Bansfield BeneficeDiocese of St Edmundbury & IpswichChurch of England Benefice Scenes Benefice Scenes Benefice Scenes Benefice Scenes

Church News Volume 3, Issue 7

Dear friends,

Jesus says "I am the Good Shepherd"

Perhaps because we live in such a mechanical age, where so many functions are taken over by machines and computers, is why the picture of the Good Shepherd has such an appeal. We look back to the days of pastoral simplicity when life was, we may like to believe, so much less complicated, so much more attractive. Even today in many parts of the country we can still see flocks of sheep with young lambs in the green pastures.

It all looks very happy, but ask any shepherd and he or she will soon tell of how hard the work involved in look after sheep still is! The Palestinian shepherd had fierce animals to contend with, the wolves we read of in the Gospels, always ready to sneak in and snatch away unwary lambs or a straggling sheep.

In the Bible the people of God are often spoken of as sheep. That doesn't mean that God regards His people as silly, but that we need a leader, a shepherd to care for us and lead us.

The Lord is my Shepherd says the Psalm, He is the one who knows His sheep. The Palestinian shepherd does not walk behind his flock from pasture to pasture; and knows each individual animal and its ways and temperament. Each is a precious investment, and not one is to be lost or stolen or strayed, if the shepherd can prevent it.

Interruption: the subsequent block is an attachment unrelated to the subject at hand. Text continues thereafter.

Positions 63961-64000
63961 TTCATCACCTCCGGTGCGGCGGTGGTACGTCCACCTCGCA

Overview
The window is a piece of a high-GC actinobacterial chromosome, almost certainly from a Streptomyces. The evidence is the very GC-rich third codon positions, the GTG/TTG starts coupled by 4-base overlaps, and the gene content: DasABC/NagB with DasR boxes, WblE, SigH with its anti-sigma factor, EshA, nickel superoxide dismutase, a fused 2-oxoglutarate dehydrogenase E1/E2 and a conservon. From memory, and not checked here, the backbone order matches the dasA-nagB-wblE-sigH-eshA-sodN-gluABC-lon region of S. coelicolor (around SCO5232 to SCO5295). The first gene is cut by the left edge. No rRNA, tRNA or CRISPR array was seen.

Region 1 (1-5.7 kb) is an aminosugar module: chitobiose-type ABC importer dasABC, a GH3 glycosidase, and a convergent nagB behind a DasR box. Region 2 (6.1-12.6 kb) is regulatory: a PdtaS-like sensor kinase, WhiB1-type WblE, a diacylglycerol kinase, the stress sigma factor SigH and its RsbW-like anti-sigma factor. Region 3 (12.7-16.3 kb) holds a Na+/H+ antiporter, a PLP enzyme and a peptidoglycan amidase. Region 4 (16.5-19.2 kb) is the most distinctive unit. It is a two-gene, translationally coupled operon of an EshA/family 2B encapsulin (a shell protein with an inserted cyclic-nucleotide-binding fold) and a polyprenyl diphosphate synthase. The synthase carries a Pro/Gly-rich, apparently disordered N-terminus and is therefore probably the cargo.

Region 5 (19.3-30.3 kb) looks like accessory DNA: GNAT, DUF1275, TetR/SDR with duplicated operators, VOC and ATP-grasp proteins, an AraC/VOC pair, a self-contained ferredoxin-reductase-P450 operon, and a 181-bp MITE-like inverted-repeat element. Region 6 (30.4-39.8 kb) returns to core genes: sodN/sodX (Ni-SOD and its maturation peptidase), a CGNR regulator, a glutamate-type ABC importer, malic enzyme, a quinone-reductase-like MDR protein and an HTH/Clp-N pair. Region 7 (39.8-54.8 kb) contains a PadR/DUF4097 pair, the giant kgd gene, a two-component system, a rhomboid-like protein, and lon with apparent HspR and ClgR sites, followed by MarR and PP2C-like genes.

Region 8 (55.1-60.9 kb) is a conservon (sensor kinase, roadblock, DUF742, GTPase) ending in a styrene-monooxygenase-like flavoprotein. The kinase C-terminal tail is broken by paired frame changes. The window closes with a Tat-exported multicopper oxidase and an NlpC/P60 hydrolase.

On the other hand, a hired shepherd will obviously not be so concerned about the flock as will the man who actually owns the sheep. Here is the distinction which Jesus makes when He talks of Himself as The Good Shepherd.

"I am the Good Shepherd" said Jesus, "and I lay down my life for the sheep."

His words remind us of His laying down His life on the cross Jesus was foretelling His crucifixion; but we must also remember that He foretold His resurrection. He was not simply a martyr, in the sense of giving His life in an attempt to protect the flock-He was saying that He was the eternal Good Shepherd. Through His suffering on the cross, He was raised and glorified by the power of His Father, to become filled with new life and to be the perpetual 'Head Shepherd' as St. peter says in his letter. Jesus "holds dominion for ever and ever."

It is this that enables Jesus to say "All that the Father has given me will come to me" (John 6:36) and that there will be one day, one flock and one shepherd.

The meaning is simply that Jesus is Lord of all humanity, that all souls have been entrusted to Him by the Father. In that wonderful world to come, all our divisions will be swept away; there will no longer be different parties, different churches, different organisations. We will then be able to understand, as we are unable to understand now, just what are God's loving intentions for us. We shall indeed find safe pasturage; and although we may have had to traverse the valley of the shadow of death, our true Good Shepherd will indeed be with us, to be our guide and our comfort.

May I wish you all a very happy Easter.

Rev.Ian M. Finn

News Letter Archive.

Last Modified Wednesday 25 May 2011